Monday, April 25, 2011

The Staycation

When you can't get away for a short vacation, why not bring the short vacation to you? This was the theory behind our activity on Saturday. After a quick trip to the gym and a brief visit to the jeweler at Connaught Place (Mom, it's a good news/bad news kind of thing, your ring was ready but the earrings may or may not have been sold), we headed back to Gurgaon for a night "away".

Lindsay had wanted to get out of town for a couple nights to relax prior to our annual home leave in May, but for a number of reasons, we just couldn't find a weekend that worked. We could, however, find one night that worked. Thankfully, we have an addiction to Sunday brunch. This addiction lead us to join a "club" at one of the local hotels for discounts which in turn earned us a complimentary night's stay. Thus, the "staycation" was born. Even though it's primarily "just" a business hotel, there are certainly far worse places to spend a night than The Leela in Gurgaon.

What does one do on a staycation? Pretty much act like you're on vacation. A couple mindless hours by the pool where I switched my reading from "Escape From the Land of Snows" (an excellent read about the Dalai Lama's escape to India) to Tina Fey's "Bossypants" because, you know, it's vacation. The pool was followed by a pre-dinner drink and the best Italian food I've had in India. Sunday morning consisted of room service, a massage, and a late check-out. Not a bad way to spend twenty four hours.

The Leela is the first prominent landmark you see when passing through the tollbooth from Delhi. It's not located in what you would think is a very "vacation-y" location. I mean, it's adjacent to Gurgaon's largest mall. Strangely they did an amazing job of designing the hotel around the location.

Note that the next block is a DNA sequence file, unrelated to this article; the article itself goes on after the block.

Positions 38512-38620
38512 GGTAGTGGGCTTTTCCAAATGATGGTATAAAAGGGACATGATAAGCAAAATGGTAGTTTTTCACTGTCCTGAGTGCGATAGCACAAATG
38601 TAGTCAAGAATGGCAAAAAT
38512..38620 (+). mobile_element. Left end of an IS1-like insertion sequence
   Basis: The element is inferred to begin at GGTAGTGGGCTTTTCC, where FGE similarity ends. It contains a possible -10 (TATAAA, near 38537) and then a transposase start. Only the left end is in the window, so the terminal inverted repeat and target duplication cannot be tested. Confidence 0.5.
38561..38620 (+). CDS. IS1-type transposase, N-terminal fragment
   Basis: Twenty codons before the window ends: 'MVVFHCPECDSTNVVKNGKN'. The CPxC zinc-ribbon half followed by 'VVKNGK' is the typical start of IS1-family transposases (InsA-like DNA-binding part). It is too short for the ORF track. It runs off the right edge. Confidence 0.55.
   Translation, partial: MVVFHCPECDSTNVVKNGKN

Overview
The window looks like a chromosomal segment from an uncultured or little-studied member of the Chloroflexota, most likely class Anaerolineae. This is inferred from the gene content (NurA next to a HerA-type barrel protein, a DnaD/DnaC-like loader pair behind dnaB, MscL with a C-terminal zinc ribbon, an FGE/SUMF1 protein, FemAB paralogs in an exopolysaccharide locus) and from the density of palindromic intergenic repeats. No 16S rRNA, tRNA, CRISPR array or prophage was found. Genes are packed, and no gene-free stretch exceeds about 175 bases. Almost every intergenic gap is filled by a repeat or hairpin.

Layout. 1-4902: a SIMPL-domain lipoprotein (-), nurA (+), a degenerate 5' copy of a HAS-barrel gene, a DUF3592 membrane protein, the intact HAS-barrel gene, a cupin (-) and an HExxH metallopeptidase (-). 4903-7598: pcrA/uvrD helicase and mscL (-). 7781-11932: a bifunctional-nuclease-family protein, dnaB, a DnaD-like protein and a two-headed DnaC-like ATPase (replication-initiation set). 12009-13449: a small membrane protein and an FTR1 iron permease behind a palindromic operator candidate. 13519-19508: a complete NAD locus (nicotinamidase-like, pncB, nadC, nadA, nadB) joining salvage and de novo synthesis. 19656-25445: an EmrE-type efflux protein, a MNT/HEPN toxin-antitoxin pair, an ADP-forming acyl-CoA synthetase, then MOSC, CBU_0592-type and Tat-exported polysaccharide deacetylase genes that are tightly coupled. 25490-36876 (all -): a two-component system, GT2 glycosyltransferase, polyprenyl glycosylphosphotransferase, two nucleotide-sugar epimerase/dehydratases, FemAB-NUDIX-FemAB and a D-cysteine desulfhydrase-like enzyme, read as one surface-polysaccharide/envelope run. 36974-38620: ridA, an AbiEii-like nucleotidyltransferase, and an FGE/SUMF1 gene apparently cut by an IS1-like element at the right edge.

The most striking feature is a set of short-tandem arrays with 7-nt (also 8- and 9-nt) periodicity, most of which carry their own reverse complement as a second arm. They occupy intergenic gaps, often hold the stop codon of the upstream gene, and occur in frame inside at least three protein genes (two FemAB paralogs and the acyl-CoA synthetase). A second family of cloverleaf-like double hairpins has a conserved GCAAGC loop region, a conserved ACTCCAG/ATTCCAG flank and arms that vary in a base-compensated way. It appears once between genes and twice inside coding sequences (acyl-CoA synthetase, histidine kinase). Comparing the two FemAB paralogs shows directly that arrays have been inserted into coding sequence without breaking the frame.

The Italian restaurant Zanotta is a prime example. It's perched on the six floor overlooking none other than the same allegedly corrupt toll booth I complained about on the way to the hotel. But here's the thing, overlooking a toll booth that is 30 lanes wide at night is actually quite interesting. On the left side, a series of red brake lights; on the right side, a series of headlights emerging from the toll booth. On both side, cars and motorcycles swerving to select the best lane. Mesmerizing and oddly relaxing.

With a trip home in nine short days and what will be a long and hectic day trip to Amritsar this coming Saturday, the staycation achieved its primary objective. And while I'm sure our drivers found it a little odd and ridiculous (probably even more ridiculous than those reading this post), the staycation proved you don't need a flight and multiple days to get away.

Sunday, April 24, 2011

Exact Change

A couple weeks ago when I went through the toll booth on NH8, which is the primary road between Delhi and Gurgaon, I noticed a sign that read, "Please pay exact amount. Cars Rs. 21." I'm probably not the first person to think it's odd that you would set your toll price at an uneven number like that and have the gall to expect people to have exact change.